Health and care: Policies for the people, shaped by the people

Engage Britain has brought together the public, patients and staff to understand their experiences and views of the NHS and care. Find out how they settled on the key problems before developing detailed solutions. 

People's Panel screenshot
Drawing on people’s ideas, knowledge and experience: Members of the People’s Panel, brought together from across Britain

People love the NHS. The support for its central ethos and estimation of its staff is as strong as ever. But both the health service and care sector face growing pressures.

Our work has brought together people from all parts of the system – patients, frontline staff, experts, and more – to think about what would make it work better. What solutions would the wider public realistically get behind to improve services?

We’ve used a range of methods – including polling, deliberation, co-design, online participation and analysis – to understand what parts of health and care really matter to people and why.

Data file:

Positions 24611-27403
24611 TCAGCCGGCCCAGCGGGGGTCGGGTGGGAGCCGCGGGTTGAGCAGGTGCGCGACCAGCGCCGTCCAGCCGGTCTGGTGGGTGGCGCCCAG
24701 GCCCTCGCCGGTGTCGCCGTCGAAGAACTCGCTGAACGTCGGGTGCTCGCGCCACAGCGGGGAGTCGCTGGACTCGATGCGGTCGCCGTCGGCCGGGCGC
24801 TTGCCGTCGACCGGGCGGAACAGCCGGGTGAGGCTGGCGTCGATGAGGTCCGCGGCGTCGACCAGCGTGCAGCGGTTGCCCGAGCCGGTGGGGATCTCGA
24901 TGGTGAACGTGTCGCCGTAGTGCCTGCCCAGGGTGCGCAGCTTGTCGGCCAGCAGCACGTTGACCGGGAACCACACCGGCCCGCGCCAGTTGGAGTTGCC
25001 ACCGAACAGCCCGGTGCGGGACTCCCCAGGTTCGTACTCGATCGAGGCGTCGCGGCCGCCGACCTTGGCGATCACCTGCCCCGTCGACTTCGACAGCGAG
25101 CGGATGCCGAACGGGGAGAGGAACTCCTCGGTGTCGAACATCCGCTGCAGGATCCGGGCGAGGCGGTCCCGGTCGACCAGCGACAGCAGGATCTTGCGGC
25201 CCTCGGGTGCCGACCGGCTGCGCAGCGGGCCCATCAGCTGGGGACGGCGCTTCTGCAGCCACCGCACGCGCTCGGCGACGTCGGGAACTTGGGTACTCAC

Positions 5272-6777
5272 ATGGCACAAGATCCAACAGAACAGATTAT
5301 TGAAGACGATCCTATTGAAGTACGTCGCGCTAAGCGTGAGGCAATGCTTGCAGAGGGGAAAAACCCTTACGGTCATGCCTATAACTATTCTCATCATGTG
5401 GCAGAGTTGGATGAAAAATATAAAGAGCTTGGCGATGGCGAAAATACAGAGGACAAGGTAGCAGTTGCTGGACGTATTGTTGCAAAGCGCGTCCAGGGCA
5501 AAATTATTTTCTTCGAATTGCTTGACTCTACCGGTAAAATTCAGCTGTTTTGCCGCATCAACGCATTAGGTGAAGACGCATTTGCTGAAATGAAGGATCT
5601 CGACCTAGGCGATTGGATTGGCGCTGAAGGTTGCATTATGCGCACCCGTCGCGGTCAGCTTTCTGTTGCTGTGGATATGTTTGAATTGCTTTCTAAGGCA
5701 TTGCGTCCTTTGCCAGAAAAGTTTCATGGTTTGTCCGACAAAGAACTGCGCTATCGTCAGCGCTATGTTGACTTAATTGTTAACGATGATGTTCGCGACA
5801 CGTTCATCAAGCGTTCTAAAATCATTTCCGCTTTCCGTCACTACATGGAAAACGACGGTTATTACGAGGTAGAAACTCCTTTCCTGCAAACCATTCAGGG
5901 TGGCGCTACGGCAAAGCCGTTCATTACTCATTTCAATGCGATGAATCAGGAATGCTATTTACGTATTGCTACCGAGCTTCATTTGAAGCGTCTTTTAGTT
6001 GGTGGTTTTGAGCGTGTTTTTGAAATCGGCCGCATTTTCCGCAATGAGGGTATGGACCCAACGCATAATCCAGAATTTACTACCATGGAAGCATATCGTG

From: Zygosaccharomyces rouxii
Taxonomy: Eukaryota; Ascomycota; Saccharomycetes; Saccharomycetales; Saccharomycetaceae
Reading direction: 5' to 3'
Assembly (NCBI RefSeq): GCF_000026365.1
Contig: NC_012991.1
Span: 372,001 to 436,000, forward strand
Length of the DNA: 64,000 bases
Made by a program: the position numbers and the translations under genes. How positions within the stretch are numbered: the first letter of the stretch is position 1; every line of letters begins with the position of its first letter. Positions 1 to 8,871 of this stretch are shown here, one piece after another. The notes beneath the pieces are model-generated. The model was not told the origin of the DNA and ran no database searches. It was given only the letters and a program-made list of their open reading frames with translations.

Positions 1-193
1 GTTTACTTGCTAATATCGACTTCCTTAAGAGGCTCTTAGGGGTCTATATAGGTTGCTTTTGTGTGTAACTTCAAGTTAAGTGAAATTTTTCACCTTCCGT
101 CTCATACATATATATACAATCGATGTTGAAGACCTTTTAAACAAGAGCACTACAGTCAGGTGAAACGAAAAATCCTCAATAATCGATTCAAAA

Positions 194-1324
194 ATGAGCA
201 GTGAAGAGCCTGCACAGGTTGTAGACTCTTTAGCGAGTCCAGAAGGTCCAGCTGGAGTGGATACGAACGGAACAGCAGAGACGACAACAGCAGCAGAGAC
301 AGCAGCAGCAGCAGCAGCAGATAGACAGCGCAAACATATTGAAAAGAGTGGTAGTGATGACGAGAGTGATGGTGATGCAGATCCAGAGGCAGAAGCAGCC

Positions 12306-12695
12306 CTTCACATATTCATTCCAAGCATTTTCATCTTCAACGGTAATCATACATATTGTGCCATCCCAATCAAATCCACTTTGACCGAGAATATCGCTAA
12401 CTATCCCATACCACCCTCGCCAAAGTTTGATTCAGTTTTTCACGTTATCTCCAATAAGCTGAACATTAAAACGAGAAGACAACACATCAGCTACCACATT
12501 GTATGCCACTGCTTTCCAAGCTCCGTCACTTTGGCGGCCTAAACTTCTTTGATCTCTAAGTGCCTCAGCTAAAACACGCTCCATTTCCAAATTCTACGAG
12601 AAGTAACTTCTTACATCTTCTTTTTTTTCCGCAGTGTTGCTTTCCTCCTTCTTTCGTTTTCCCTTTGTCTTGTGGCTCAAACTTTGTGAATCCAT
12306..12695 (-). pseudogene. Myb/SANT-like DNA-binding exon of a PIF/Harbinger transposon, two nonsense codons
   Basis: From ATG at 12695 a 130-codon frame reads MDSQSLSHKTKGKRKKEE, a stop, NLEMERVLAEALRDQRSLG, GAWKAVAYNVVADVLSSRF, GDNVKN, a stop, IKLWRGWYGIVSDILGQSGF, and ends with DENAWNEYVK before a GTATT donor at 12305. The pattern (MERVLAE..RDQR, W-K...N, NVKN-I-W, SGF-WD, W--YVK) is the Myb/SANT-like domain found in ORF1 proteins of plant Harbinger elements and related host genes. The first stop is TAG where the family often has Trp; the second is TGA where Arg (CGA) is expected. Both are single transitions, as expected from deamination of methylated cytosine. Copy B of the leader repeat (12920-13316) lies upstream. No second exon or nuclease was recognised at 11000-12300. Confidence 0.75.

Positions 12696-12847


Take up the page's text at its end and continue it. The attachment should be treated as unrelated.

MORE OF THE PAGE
We’ve then supported people to design and develop solutions that are likely to be accepted by the general public. Here are the three major challenges identified.

1. There is a chronic undersupply of health professionals

There aren’t enough people working in the NHS to provide the best quality of care to patients.

Patients, staff and politicians all agree that staff shortages are the root cause of many of the problems in the NHS.